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Dopaminergic neuronal differentiation of human adipose stem cells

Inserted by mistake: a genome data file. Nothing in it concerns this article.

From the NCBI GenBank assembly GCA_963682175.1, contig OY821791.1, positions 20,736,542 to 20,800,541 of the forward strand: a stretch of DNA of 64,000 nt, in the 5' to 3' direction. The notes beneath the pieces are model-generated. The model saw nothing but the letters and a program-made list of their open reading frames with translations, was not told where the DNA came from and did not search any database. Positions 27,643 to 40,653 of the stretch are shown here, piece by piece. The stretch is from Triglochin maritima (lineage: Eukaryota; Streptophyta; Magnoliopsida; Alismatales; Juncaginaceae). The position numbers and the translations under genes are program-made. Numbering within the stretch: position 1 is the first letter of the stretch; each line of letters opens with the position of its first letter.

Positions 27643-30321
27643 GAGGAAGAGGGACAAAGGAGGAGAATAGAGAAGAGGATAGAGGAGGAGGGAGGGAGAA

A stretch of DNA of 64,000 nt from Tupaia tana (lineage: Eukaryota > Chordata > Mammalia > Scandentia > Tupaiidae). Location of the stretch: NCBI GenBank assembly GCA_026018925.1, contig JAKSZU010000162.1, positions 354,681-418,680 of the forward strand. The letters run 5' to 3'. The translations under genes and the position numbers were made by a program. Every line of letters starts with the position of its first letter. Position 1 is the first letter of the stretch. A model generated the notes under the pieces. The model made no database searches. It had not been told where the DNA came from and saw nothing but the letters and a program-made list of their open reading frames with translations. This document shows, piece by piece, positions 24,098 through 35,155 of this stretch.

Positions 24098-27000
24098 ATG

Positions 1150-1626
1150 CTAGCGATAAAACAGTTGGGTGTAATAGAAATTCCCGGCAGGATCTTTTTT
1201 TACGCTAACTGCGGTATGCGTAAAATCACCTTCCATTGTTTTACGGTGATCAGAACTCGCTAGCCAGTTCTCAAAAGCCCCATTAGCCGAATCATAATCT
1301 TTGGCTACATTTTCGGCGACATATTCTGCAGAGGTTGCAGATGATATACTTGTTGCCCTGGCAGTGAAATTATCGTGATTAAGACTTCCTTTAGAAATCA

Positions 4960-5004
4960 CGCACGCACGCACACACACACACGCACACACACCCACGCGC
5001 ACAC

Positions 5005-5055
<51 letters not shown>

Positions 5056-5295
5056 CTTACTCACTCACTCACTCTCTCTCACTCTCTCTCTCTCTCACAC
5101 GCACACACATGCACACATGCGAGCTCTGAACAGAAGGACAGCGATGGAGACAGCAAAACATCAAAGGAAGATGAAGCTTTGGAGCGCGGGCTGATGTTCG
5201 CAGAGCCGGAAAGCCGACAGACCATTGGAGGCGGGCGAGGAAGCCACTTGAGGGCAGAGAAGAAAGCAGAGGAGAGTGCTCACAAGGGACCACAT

Parkinson’s disease is caused by the death of certain brain cells (dopaminergic neurons). Despite intensive research, the disease mechanism underlying Parkinson’s disease is still poorly understood and there is no real cure available. Understanding of the disease mechanism will considerably help the ability to develop a cure. The biggest barrier to research on Parkinson’s disease has been the inaccessibility of the affected brain cells (dopaminergic neurons) from patients during life. We propose a new approach in which fat (adipose) tissue is used. A small amount of fat tissue will be collected by liposuction. We will isolate stem cells from the fat tissue. Stem cells have the unique ability to turn into many different cell types. Once we have isolated the fat stem cells, we will turn them into the type of brain cells that is affected in Parkinson’s patients. These brain cells will be cultured in the laboratory and extensively tested to confirm that these cells indeed represent the type of brain cells affected in Parkinson’s patients. In this application, we propose to use fat tissue from healthy people to make the type of brain cells that are affected in Parkinson’s patients. Once we have demonstrated that we are indeed able to do this, then we will apply for further funding to use fat tissue from Parkinson’s patients. This work will open the door to a thorough investigation of Parkinson’s disease in a cell type that is affected in patients. In addition, these brain cell cultures can be used to test new drugs.
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